This past weekend marked the opening of rifle season and the Cameron and Alder check stations showed relatively strong hunter success rates.
Fish, Wildlife and Parks (FWP) biologist Julie Cunningham manned the Cameron check station with the help of two volunteers. Cunningham attributed the success of the weekend to specific fall weather conditions.
“Early season snowfall moved the elk down mountain,” Cunningham said. “Especially in the Gravelly Mountains.”
Game warden run check stations deal primarily with the legality of each harvest, but when biologists like Cunningham are in the field, they are also busy compiling data about the sex and age of the animals to build comprehensive population information.
Running the check station also gives Cunningham a chance to “interact with the hunters,” she said. “We see a lot of people and hear about any issues.”
Talking to unsuccessful hunters also gives Cunningham an idea of how good the hunt is in a particular year because she is able to evaluate the hunter effort and success rate.
Elk harvest numbers at the Cameron check station more than doubled last year’s opening weekend and 15.3 percent of the total 548 hunters passed through with game, according to the FWP. The numbers recorded in Cameron were the highest since 2006 when the check station had longer operating hours.
At the new check station in Alder, 454 hunters passed through with a success rate of 12.3 percent.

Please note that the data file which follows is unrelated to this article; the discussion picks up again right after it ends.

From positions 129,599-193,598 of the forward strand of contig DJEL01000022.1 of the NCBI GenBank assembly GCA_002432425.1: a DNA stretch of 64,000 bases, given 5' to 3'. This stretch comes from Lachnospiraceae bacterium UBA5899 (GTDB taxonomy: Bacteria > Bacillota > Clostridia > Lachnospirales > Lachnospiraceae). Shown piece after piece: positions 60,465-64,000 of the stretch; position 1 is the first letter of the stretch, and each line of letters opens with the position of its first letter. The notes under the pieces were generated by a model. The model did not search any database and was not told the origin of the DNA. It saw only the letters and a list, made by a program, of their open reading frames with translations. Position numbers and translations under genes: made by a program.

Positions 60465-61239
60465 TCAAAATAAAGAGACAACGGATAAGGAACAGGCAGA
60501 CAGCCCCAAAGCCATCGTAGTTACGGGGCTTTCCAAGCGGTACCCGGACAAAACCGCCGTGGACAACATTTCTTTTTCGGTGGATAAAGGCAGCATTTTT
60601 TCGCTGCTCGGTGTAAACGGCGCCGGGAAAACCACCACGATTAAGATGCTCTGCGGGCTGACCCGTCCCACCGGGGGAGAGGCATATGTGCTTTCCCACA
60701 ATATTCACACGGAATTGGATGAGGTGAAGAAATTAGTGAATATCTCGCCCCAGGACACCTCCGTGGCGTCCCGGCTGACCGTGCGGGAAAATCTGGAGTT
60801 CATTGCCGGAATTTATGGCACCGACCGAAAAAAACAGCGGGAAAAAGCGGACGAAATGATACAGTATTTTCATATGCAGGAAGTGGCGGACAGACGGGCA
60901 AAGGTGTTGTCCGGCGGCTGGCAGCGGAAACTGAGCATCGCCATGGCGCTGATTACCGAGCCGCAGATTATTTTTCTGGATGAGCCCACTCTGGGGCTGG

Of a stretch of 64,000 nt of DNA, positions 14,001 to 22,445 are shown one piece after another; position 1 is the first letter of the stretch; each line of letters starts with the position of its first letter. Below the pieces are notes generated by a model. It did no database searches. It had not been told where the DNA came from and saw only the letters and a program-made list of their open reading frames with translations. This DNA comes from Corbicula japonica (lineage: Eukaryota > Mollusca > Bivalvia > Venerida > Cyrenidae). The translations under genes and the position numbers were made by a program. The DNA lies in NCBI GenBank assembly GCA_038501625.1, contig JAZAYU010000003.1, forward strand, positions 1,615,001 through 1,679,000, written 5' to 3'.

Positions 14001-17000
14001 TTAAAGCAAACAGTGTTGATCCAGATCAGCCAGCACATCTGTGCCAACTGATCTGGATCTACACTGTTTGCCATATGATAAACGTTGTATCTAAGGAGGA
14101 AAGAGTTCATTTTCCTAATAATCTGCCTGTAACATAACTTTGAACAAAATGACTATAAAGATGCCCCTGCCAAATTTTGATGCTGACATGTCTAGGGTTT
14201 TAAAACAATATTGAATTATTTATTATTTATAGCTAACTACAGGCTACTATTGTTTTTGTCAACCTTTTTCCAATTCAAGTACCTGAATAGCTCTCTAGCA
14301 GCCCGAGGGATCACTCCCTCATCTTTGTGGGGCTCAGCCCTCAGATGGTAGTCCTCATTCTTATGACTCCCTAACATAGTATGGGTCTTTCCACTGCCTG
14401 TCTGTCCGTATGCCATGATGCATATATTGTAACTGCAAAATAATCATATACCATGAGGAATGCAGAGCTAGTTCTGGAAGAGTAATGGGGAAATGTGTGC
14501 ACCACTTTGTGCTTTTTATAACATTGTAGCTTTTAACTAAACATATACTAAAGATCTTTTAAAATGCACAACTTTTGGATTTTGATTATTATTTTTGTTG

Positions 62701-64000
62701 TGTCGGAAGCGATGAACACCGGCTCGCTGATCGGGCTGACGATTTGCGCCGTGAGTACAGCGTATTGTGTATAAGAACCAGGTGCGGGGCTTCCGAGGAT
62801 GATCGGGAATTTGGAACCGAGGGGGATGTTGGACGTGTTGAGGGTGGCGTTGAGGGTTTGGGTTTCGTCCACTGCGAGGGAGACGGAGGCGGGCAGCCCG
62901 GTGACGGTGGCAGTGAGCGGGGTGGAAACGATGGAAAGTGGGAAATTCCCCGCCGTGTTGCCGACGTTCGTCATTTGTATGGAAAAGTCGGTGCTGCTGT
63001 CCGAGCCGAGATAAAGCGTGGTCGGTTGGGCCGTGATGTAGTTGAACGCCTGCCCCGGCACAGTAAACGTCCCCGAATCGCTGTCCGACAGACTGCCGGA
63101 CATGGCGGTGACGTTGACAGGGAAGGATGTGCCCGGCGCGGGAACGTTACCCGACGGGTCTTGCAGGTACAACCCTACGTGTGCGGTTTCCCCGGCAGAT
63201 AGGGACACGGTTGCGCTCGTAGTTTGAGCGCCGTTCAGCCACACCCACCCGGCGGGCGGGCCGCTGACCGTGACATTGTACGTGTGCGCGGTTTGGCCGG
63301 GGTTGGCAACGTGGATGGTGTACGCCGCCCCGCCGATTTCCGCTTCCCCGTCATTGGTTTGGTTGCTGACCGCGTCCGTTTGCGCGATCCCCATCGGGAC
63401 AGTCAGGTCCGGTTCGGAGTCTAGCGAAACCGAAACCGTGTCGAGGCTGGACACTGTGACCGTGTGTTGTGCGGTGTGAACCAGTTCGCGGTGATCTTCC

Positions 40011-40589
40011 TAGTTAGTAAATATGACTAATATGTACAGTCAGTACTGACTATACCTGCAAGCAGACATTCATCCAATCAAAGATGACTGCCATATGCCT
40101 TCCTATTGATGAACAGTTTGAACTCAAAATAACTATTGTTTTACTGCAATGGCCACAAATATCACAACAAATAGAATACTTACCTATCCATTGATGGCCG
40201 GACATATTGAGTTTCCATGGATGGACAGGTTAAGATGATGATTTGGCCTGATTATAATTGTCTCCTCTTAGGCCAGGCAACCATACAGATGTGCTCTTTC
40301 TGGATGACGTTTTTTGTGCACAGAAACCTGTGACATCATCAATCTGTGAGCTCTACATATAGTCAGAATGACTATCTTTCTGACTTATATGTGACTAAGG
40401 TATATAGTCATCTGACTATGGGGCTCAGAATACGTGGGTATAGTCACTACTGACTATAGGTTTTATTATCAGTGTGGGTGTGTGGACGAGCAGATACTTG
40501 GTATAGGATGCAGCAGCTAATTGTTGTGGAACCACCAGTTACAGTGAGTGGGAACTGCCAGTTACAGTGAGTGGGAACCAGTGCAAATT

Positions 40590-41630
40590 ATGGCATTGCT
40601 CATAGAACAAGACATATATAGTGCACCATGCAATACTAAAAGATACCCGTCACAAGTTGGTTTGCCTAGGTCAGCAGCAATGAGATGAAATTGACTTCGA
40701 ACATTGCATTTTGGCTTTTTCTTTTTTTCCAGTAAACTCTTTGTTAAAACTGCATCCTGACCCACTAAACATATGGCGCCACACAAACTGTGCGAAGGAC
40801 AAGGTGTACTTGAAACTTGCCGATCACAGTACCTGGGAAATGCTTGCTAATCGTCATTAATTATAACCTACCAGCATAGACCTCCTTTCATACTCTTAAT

For opening weekend, Cunningham worked with a Montana State University volunteer and Christine Marozick, an admin with the FWP. Marozick is in her third year volunteering at check stations.
“It gets me out of the office and into the field,” she explained.
As an experienced volunteer, Marozick assisted Cunningham in evaluating kills—often cutting into the animal’s cheek with the hunter’s permission to get an accurate age by looking at its teeth.
Cunningham enjoys seeing some of the same hunters year after year. For a lot of the people hunting in the region, it’s the experience that matters—not bagging a trophy kill.
“The hunt itself means more than the trophy for some people,” Cunningham said.
Her statement was echoed by 56-year-old Dale Jones, a Helena resident who always makes it to the area for opening weekend.
Jones brought an elk through the Cameron check station—the 27th consecutive year he’s had a successful hunt resulting in an elk harvest.
“I’ve always said you have to go hunting where the elk are and that’s here,” Jones said. “I love this area—I do it for the sport of it, it doesn’t matter if it has antlers or not as long as it has some good meat.”
Cunningham cautions hunters to always be aware of where they are hunting, and to double-check the rules and regulations for each specific region and district.